The UK’s inflation rate has risen to 0.6 per cent, largely aided by a rise in prices for video games and consoles.
The Consumer Prices Index (CPI) increased slightly from the four-year low seen in May of 0.5 per cent, according to the Office for National Statistics (ONS). Food and alcohol prices prices fell, offset by a rise in prices for clothing and games.
The largest upwards contribution (of 0.09 per cent) to the CPIH 12-month inflation rate between May and June 2020 came from recreation and culture, in which prices rose 0.2 per cent overall, compared to a fall of 0.4 per cent in the same period last year.
In this category, much of the upwards contribution came from video games and consoles, which saw prices in this category rising by 1.8 per cent this year, as opposed to last year’s fall of 4.7 per cent.
“Over the year-to-date, price movements for games, toys and hobbies have been less volatile than during the same period last year,” said the ONS. “It is possible that prices have been influenced by the coronavirus (COVID-19) lockdown changing the timing of demand and the availability of some items, particularly consoles.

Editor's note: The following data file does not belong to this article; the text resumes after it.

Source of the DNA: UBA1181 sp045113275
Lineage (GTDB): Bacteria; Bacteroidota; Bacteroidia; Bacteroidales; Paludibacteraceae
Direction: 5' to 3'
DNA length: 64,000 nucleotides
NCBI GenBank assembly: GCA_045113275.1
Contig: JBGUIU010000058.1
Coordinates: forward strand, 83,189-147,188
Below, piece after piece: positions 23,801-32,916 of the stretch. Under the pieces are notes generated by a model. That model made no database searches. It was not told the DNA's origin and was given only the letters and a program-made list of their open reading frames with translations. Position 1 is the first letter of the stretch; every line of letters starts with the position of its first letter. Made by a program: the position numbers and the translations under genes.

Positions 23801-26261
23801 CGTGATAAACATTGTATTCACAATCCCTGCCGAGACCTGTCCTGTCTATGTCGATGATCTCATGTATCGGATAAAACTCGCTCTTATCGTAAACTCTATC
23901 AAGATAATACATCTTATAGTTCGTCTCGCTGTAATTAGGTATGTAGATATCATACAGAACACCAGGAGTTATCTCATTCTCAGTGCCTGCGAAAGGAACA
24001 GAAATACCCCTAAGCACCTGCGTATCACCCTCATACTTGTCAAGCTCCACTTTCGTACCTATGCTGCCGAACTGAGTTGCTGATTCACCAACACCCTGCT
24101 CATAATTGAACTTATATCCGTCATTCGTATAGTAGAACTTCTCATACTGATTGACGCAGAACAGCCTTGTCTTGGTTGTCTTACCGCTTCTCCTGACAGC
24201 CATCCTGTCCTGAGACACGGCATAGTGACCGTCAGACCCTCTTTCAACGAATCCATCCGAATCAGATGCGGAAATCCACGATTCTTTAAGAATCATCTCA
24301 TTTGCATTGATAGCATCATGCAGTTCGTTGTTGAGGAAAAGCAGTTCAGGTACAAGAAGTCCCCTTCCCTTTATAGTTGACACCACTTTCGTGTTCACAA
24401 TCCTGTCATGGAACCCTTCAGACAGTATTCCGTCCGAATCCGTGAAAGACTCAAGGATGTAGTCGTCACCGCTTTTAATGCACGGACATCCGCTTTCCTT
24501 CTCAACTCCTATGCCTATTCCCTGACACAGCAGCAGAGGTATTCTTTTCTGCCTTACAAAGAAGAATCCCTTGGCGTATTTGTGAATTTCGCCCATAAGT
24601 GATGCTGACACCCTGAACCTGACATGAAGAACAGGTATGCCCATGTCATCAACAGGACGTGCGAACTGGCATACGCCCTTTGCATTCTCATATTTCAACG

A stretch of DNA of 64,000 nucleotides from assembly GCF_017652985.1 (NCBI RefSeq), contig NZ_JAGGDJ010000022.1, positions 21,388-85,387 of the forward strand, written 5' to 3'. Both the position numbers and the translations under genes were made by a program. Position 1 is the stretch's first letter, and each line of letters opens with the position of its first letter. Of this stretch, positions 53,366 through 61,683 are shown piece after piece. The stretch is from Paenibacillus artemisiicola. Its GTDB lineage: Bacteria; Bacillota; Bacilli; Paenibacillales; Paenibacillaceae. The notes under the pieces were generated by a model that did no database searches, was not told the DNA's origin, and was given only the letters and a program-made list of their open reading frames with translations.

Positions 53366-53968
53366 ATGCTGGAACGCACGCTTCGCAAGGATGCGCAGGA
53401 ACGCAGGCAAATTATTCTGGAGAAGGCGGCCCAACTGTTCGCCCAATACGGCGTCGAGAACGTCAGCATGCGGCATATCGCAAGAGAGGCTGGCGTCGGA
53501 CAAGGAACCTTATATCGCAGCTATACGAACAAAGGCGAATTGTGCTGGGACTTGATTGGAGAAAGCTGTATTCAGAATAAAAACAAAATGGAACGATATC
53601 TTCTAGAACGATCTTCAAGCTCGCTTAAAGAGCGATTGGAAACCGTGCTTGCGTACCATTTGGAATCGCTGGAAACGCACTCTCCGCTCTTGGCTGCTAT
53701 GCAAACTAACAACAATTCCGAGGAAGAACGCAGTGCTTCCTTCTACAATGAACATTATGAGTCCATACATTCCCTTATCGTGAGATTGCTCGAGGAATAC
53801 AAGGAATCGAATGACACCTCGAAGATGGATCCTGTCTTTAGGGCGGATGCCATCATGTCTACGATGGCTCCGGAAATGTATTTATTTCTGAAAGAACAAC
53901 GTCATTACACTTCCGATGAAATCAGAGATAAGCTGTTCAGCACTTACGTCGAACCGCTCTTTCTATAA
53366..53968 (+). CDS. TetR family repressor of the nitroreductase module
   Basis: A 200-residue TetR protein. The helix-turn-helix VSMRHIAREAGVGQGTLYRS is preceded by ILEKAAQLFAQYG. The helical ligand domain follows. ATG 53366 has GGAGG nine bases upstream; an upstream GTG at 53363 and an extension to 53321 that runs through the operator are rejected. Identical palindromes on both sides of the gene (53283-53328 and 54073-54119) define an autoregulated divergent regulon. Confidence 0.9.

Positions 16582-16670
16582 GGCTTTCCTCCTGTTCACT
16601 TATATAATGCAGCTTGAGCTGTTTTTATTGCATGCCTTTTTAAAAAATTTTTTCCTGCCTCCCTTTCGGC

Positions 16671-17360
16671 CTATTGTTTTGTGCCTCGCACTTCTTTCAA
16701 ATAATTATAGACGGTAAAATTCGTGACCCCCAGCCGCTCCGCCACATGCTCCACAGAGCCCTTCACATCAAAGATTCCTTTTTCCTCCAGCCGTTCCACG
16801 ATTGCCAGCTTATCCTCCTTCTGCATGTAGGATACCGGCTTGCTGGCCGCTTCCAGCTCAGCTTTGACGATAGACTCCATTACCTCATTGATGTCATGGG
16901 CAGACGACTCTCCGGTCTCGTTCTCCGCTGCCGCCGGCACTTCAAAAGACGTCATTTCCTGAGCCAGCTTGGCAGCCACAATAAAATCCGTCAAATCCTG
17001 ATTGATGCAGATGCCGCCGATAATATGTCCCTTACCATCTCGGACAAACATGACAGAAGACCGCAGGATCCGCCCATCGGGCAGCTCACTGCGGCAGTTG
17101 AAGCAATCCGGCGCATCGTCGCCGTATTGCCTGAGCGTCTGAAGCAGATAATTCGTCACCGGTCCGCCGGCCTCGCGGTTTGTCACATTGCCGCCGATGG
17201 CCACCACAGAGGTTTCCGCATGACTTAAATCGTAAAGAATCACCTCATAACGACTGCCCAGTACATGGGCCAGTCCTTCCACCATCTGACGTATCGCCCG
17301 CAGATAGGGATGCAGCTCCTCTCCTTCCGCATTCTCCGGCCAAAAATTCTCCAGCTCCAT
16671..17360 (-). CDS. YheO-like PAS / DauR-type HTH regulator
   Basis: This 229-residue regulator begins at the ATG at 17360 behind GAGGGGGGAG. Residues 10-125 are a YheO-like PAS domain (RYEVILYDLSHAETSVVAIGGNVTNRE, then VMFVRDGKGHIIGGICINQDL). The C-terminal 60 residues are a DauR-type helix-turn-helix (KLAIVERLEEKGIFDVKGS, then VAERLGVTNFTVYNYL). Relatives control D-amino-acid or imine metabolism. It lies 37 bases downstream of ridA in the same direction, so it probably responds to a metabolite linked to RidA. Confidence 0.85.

“However, it is equally likely to be a result of the computer games in the bestseller charts. Price movements for computer games can often be relatively large depending on the composition of these charts.”
As the ONS says, this is likely caused by a series of high-profile video game releases during this period, in a time where gaming is seeing an overall boost in interest due to the lockdown.
It’s worth noting that Naughty Dog’s highly-anticipated The Last of Us Part II released in the May-June 2020 window, and quickly became Sony’s fastest-selling release this generation – putting a full-priced release at the top of the sales charts. The same period also includes the tail-end of the enormous success Animal Crossing has seen, which surpassed its lifetime sales expectations in May, just two months after the game’s release.